Inside every amateur singer is a Callas or Pavarotti struggling to emerge. I had been singing in choruses most of my life, and whenever I forgot myself and ceased to blend, I was rebuked in no uncertain terms. ``There's a laser beam in the bass section,'' our director would say. ``If you can hear yourself, you're too loud.''
One day I decided enough was enough. I would escape from the tyranny of the chorus and study to become a soloist.
``All right, begin,'' said Samuel Samoff, who had toured the country at one time with a small opera company. I worked my way up the scale: ``do-re-mi-fa-so-la-ti-do.''
He grimaced, doing his best to hide it. ``You must breathe from the diaphragm, not the chest. Relax. Now try again. And smile!''
Singing, apparently, was a form of exercise and had a lot to do with posture. You stood straight, held your head high, neck back, made a fish mouth, and directed your stomach muscles to fire. If aimed correctly, your voice bounced off the roof of your mouth to glissade in twin paths down the concave slopes of your cheeks, emerging in a single liquid cascade of sound.
``Beautiful!'' Samuel said. ``Really very good.''
It was amazing. Why had no one taught me these little tricks before? Letting your stomach swell while shooting your breath out was a process that challenged nature, but it was effective - like turning on a hose. If the hose pinched a bit on ``re'' and ``mi,'' it opened up again on ``fa-so-la.'' ``Ti'' was spray, however, and ``do'' no more than a dribble. Still, it was a start, perhaps even the beginning of a new career. What surprised me was how loud my voice was.
At dinner that night I entertained our guests with song. Starting ambitiously high, I had to take the low road when the high section of ``O Sol e Mio'' began, but the point was made. There was voice here, a force to be reckoned with.
The human voice was like an iceberg. I had been satisfied with the surface. Now I would explore the vast untapped regions. But I must be careful. You don't use a fireman's hose to fill a fish tank, or a turkey baster to empty out a swimming pool.
``Control,'' Samuel said, reinforcing my newly formed views. ``Singing is control.'' Air supply? Of course. Larynx at ease? Indeed. But control? That was the key. The uncontrolled voice, I discovered, behaves much the way a balloon does when you release it: It flies all over the place and ends up behind the bookcase.
After two months of lessons, I felt both more secure and more apprehensive. I had discovered that my repertoire would be limited. My range was barely two octaves. Bidu Sayao, the Brazilian soprano, had a remarkable four. Most people who sing professionally have 2- 1/2 to 3. I growled on the low notes and cracked on the high. What would I sing?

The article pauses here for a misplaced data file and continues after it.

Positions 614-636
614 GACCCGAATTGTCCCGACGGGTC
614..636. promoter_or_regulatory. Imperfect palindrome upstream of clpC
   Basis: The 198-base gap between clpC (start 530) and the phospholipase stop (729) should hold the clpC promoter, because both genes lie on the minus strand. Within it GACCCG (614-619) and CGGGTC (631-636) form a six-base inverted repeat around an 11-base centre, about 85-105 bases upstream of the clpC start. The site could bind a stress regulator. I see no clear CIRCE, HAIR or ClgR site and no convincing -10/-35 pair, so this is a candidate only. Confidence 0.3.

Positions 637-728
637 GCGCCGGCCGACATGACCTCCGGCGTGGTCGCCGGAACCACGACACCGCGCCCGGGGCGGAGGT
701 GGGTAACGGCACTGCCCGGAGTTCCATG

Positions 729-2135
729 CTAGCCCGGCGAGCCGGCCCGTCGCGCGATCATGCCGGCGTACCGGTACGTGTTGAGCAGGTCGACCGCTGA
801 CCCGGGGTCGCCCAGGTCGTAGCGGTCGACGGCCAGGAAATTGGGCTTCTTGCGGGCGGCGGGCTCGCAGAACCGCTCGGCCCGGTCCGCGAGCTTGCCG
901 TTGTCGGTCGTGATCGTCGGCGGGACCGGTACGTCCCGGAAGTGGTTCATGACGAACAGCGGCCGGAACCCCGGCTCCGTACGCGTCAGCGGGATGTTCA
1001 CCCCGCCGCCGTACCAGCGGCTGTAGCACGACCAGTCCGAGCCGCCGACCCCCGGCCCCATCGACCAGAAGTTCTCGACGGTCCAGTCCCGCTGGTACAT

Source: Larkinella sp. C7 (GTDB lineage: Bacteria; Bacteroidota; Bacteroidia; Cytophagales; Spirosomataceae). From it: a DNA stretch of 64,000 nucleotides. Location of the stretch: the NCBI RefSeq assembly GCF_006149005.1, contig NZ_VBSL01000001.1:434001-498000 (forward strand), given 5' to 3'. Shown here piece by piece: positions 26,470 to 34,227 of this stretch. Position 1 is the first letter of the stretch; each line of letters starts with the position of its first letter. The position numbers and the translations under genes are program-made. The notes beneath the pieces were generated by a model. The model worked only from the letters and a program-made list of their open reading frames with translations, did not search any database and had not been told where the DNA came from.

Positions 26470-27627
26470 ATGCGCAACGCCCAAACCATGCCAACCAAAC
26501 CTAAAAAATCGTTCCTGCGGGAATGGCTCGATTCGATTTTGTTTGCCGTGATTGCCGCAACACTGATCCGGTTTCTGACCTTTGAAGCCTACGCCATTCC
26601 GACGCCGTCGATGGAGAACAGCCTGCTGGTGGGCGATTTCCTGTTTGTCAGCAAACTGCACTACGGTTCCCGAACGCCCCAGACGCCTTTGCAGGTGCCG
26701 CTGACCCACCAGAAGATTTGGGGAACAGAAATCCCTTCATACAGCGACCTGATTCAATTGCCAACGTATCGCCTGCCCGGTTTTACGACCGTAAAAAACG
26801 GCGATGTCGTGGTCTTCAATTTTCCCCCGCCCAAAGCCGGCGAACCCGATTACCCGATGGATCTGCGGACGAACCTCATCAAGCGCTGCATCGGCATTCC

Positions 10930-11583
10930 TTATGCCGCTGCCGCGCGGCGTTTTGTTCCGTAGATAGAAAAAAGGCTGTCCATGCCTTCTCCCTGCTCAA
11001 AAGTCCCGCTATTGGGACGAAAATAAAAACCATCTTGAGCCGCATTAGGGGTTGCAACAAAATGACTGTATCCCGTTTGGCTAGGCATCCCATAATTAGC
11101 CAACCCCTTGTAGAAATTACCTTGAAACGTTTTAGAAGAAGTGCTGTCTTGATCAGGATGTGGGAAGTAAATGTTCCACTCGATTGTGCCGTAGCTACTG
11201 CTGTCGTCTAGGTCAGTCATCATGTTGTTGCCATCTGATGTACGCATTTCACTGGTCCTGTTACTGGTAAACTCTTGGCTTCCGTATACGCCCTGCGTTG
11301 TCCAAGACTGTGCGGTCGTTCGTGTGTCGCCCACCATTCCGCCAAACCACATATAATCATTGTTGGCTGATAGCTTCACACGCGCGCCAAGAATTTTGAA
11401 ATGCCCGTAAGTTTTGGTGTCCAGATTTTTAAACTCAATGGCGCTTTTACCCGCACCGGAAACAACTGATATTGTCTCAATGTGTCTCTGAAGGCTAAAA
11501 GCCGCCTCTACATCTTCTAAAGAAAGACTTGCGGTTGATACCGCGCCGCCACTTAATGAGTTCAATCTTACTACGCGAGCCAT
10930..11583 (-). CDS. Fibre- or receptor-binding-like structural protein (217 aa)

`YOU can extend your range,'' said the mellifluous Samuel Samoff, ``by two, three, even four notes. But you must put in the time.''
Put in the time, for what? I thought. Was I planning to quit my job?
``Why don't you try out for the summer concert?'' my wife said. It was to be a lighter-than-usual affair, consisting of sentimental and comic songs of 19th- century Americana. There were choral works but also some solos. All right, I thought. That would be a start.
``The Horticultural Wife'' was the name of the piece - the only one not already spoken for. Written by ``A Celebrated English Gardener After Disappointment in Love,'' it was a silly song but easy enough - four middle-register notes, up and down the scale.
``About half that loud,'' the director said. ``And pay more attention to the phrasing!'' At least I was in the show.
As the concert approached, I became more and more nervous. Finally, I went to Samuel Samoff. ``Yes, yes,'' he kept saying when I finished the song. ``Support is there. Breathing. Posture. Yet there's a flatness of tone.'' He looked at me intently. ``You must learn to sing from your toes.''
``From my toes?'' I queried.
``You have seen the great Pavarotti? You have noticed how he stands, tipped slightly forward? Do what he does. Hold up the handkerchief. Concentrate. Open your mouth and take a deep breath -
from the diaphragm, not the chest. Close your eyes and smile. You will feel it. You will become a vessel, an organ pipe, a conduit of smooth tubes. The master himself said it, `Singing is from the toes.' ''
It was the evening of the concert. ``The Horticultural Wife'' came late in the program, and by then I was a wreck. It's one thing to sing in a chorus, but quite another to be out there by yourself - at the mercy of the crowd. What if my voice cracked? What if....?
Suddenly, I was on. The conductor raised his baton. Smiling, I shut my eyes, leaned slightly forward holding up my handkerchief, and concentrated on my toes:
``She's my myrtle, my geranium,/ My sunflow'r, my sweet marjoram...''
Laughter. Quite a bit of it. Although the words were tricky, I felt myself begin to relax. After all, it was supposed to be amusing, wasn't it? And the voice. As Samuel Samoff had predicted, I had become a vessel, an organ pipe, a conduit of smooth tubes.
As I sang - stretching higher, higher - the laughter increased.
``Like a wat'ring pot, I'll weep,
Like a pavion, I'll sigh,
Like a mushroom, I'll wither,
Like a cucumber, I'll die!''
The place was falling apart. I glanced at the conductor. He was smiling. Apparently, I could do no wrong.
As I came to the end, I had to give my all just to make myself heard.
``I've a great mind to make myself a felodese,/ And finish all my woes on the branch of a tree,/ But I won't, for I know that kicking she'd roar,/ And honor my death with a double encore!''
The applause was thunderous. Swelled unto bursting, I bowed in acknowledgment of success ... and stepped back into the chorus.